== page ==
Sunday, January 24, 2010

Carrying on the tradition....


The house we now call home... comes with a big garage. Not as old as the house, but it's huge wooden beams and old barn floor tell the story of it's age.

Long ago, someone lived here who believed in wasting nothing. To cover small holes in the garage floor boards, old license plates were nailed down. The earliest is this one from 1939. The newest is almost fifty years fresher.

I can picture a man, dressed in overalls, on his knees in the garage nailing down this plate. Done, he stands a moment looking at his work, and then turns away as he says 'That'll do."

I spent a few hours this morning arranging tools and reloading gear out in the garage, thinking a little about the history as I went. For twice my lifetime that garage has been there, and probably been the refuge of a working man the entire time. In the attic, boxes of animal traps lay next to stacks of old lumber. In the rafters, bit's of leftover molding hang beside an ancient oil lantern.

Now, my gear is settling into a place where the spirits of men long gone watch over it. I can feel them in the old stained wood of the walls, and in the hardware still holding cabinet doors straight after fifty years of use.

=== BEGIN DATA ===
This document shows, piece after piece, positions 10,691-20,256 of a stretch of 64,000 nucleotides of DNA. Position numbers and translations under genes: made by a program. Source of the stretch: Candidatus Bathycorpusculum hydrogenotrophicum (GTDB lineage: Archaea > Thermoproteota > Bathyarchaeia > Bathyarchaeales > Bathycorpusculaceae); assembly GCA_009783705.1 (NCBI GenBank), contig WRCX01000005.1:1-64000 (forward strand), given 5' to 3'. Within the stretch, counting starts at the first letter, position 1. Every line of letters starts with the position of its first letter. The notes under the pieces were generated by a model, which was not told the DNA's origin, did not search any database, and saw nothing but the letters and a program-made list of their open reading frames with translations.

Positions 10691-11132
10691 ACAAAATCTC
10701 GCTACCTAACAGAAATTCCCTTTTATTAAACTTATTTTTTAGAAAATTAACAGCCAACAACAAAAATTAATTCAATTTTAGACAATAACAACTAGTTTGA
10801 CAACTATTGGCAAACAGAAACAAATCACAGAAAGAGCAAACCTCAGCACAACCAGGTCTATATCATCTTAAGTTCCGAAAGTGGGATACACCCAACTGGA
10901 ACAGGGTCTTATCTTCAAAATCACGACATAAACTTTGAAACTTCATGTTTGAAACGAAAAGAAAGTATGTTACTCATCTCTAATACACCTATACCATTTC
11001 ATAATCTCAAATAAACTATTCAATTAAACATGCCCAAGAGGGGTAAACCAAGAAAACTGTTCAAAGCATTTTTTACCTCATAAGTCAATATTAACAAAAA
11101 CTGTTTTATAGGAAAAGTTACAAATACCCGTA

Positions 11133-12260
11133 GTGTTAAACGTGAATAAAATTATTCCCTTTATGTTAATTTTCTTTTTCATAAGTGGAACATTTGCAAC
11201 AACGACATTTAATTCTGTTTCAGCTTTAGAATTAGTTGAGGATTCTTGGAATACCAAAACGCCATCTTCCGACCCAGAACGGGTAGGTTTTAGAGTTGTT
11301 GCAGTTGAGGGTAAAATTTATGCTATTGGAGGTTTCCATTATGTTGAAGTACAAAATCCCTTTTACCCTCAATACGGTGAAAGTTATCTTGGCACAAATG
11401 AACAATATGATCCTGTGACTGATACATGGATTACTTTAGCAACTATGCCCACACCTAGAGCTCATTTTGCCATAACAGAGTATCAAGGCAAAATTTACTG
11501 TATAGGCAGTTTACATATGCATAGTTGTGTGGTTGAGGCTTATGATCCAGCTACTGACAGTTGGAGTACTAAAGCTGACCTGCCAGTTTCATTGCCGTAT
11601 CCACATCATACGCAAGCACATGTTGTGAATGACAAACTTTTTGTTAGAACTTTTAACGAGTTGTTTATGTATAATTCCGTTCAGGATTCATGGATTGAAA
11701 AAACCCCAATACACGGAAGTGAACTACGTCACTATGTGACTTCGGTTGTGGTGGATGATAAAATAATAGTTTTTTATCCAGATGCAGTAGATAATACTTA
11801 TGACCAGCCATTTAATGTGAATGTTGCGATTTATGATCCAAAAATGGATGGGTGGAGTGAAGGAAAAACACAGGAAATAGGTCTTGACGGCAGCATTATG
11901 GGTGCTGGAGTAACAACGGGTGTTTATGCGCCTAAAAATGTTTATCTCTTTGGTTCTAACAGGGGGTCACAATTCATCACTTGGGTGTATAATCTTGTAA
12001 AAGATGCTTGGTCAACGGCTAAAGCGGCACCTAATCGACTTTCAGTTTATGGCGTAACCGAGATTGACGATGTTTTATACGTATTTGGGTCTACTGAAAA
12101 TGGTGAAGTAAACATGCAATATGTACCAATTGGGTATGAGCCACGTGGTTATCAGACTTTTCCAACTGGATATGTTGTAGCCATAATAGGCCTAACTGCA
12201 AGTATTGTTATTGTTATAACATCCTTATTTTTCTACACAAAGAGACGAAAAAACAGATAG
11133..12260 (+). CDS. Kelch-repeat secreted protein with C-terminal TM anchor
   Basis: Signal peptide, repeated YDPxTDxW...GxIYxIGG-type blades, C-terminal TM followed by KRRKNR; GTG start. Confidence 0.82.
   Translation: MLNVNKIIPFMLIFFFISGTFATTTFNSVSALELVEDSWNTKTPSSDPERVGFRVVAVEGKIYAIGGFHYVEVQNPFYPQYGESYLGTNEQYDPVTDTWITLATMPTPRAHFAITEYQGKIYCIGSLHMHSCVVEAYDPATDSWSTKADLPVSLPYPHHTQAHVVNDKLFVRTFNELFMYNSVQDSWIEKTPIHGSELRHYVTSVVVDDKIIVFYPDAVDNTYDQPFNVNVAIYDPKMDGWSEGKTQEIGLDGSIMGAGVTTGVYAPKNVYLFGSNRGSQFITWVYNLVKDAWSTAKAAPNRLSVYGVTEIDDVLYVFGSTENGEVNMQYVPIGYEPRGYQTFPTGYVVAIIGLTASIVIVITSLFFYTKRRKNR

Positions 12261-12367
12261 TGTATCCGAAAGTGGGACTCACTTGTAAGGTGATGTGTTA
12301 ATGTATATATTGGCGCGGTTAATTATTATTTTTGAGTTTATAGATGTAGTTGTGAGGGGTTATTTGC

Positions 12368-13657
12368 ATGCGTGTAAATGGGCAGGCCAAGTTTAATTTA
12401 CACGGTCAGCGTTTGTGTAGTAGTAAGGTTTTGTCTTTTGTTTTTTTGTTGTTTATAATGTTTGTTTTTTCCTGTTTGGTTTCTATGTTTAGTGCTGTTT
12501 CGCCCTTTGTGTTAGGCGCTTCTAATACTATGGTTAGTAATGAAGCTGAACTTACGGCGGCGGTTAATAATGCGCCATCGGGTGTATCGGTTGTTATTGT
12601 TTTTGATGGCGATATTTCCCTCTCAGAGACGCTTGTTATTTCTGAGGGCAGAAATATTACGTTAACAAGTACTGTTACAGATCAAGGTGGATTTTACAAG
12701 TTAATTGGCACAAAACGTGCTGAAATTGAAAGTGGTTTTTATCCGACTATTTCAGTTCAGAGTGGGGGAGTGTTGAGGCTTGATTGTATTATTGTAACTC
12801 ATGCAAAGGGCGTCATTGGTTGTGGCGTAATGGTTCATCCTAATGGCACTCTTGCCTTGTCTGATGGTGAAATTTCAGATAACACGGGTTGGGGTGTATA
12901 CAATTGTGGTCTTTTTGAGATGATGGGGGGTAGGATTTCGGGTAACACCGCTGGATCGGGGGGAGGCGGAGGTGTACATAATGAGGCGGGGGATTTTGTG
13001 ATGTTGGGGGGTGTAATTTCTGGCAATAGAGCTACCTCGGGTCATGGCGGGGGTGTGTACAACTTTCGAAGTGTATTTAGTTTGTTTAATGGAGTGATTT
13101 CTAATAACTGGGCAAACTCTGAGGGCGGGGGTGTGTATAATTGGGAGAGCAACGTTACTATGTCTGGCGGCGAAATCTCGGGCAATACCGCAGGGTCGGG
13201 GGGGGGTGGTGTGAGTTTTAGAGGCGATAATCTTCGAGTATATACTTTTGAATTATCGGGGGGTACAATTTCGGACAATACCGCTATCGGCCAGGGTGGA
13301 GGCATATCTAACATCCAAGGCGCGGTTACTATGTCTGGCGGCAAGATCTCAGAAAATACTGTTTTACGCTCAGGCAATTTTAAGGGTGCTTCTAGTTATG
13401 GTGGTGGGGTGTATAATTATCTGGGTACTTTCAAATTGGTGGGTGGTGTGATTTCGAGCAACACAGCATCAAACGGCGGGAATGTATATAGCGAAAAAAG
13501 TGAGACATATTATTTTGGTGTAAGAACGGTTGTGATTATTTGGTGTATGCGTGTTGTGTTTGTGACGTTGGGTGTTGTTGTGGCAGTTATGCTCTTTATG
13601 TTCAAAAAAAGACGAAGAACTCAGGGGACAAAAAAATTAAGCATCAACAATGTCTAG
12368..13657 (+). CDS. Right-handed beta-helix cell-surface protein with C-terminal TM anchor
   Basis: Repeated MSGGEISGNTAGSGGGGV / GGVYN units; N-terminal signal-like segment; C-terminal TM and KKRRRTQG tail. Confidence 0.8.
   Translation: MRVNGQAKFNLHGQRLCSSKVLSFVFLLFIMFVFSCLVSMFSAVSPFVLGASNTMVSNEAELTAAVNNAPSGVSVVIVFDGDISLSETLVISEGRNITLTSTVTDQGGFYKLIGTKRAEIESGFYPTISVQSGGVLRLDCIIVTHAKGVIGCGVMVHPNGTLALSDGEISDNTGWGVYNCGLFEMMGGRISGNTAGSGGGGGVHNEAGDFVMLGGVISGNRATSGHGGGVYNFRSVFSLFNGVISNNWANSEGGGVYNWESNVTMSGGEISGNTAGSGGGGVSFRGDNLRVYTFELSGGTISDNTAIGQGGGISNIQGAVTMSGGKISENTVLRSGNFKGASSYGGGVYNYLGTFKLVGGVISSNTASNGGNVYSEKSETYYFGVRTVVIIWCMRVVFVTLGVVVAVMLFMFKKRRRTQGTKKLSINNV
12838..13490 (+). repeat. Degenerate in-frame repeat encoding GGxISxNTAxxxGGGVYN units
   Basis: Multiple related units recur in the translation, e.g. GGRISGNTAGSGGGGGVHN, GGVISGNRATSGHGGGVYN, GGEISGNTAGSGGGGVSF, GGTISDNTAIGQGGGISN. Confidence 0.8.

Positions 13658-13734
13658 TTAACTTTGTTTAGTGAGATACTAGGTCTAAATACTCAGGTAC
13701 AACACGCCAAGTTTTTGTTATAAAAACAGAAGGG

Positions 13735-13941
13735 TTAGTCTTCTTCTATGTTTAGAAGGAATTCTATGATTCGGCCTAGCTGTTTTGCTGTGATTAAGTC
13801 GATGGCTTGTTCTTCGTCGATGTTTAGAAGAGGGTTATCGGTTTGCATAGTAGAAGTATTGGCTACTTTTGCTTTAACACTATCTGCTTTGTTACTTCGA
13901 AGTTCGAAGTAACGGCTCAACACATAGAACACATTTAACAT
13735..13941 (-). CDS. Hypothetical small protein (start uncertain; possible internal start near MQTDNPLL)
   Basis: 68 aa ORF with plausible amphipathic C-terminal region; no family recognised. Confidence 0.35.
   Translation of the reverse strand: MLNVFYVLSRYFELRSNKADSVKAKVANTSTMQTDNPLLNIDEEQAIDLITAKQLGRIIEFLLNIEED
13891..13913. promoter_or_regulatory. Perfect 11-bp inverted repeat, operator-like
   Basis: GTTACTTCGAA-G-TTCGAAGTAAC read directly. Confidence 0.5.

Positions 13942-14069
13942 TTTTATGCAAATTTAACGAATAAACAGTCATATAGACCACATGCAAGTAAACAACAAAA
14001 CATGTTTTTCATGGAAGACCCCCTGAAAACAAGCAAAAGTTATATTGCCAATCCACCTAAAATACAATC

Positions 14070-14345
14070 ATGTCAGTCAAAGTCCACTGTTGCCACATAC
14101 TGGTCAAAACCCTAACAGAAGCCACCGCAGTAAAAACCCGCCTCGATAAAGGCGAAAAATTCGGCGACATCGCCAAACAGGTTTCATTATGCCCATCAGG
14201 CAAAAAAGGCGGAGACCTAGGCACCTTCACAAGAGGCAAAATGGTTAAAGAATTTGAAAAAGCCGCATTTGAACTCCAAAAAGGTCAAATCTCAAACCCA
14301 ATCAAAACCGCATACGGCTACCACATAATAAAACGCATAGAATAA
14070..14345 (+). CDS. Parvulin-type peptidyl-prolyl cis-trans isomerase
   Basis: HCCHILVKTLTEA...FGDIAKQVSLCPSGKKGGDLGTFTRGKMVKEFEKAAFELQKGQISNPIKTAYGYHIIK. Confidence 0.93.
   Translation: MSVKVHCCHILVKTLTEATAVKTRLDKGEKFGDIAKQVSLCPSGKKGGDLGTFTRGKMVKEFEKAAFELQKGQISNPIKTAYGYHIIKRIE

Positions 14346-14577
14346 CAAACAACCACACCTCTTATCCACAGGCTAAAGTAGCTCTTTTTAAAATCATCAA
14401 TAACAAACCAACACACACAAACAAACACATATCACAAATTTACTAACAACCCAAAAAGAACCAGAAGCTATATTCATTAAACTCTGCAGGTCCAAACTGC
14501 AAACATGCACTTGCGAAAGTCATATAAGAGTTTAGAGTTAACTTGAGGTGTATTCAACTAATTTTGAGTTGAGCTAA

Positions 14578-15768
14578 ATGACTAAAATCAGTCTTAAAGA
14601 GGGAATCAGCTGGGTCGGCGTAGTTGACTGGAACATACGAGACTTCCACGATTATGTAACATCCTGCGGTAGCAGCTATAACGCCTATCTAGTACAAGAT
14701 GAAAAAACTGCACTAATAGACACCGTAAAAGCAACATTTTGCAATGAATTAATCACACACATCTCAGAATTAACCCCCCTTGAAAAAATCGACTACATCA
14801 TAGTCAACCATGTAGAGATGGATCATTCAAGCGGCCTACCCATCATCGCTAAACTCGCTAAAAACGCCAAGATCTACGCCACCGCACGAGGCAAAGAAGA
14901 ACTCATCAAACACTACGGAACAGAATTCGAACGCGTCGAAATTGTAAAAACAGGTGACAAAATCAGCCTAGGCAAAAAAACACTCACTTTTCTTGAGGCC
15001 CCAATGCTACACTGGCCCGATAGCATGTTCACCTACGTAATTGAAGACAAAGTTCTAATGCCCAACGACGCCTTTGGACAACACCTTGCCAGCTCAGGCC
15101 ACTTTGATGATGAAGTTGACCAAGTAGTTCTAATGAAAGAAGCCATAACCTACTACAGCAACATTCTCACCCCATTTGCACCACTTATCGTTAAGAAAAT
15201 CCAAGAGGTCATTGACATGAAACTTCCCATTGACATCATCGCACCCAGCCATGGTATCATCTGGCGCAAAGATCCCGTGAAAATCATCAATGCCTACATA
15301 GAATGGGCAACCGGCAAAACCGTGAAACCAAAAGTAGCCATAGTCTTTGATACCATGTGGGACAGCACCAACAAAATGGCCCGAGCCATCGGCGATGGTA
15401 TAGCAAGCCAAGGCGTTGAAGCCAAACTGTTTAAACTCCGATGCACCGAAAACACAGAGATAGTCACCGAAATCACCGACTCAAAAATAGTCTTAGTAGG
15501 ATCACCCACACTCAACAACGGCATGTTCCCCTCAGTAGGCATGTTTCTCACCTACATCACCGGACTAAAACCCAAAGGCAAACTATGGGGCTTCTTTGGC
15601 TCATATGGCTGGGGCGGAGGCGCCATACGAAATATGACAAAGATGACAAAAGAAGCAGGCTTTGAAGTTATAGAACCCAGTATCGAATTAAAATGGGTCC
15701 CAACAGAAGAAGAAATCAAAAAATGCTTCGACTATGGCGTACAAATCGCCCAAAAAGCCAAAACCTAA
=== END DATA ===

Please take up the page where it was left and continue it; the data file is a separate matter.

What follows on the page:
It feels pretty good too.

5 comments:

Crucis said...

When I was growing up on the farm, we had a detached garage. There was so much more in that garage than the family car. At one time we had a chick incubator---eight levels and two hundred chicks. Each level contained two heat lamps to keep the chick warm. All went well until an ice storm hit and the temps dropped into the single digits. No power and no heat in the garage. That spring, the incubator was moved to our basement next to the coal furnace.

The walls of the garage was covered with old license plates. Many from outside Illinois and dating back to the early thirties. I don't remember the oldest plate on the wall. When Dad bought the farm in 1953, he continued the tradition. Each year, after the new car license plates arrived in the mail, Dad would install the new plates and nail one of the old plates to the wall. That tradition ended sometime in the 1970s. I was married and lived in KC. Illinois changed how they issued plates and issued stickers instead of plates.

I suppose all traditions must end at some point, but this one kept times of old alive for several decades.

Carteach0 said...

I deleted a comment here by mistake. I owe someone an apology...

Crucis said...

I didn't see anything come through via e-mail. BTW, mind if I steal, uhhh, barrow your "more coffee, please" cartoon?

It fits my post for tomorrow just right.

Carteach0 said...

Be my guest! I stole it..... 'borrowed it' ..... fair and square myself.

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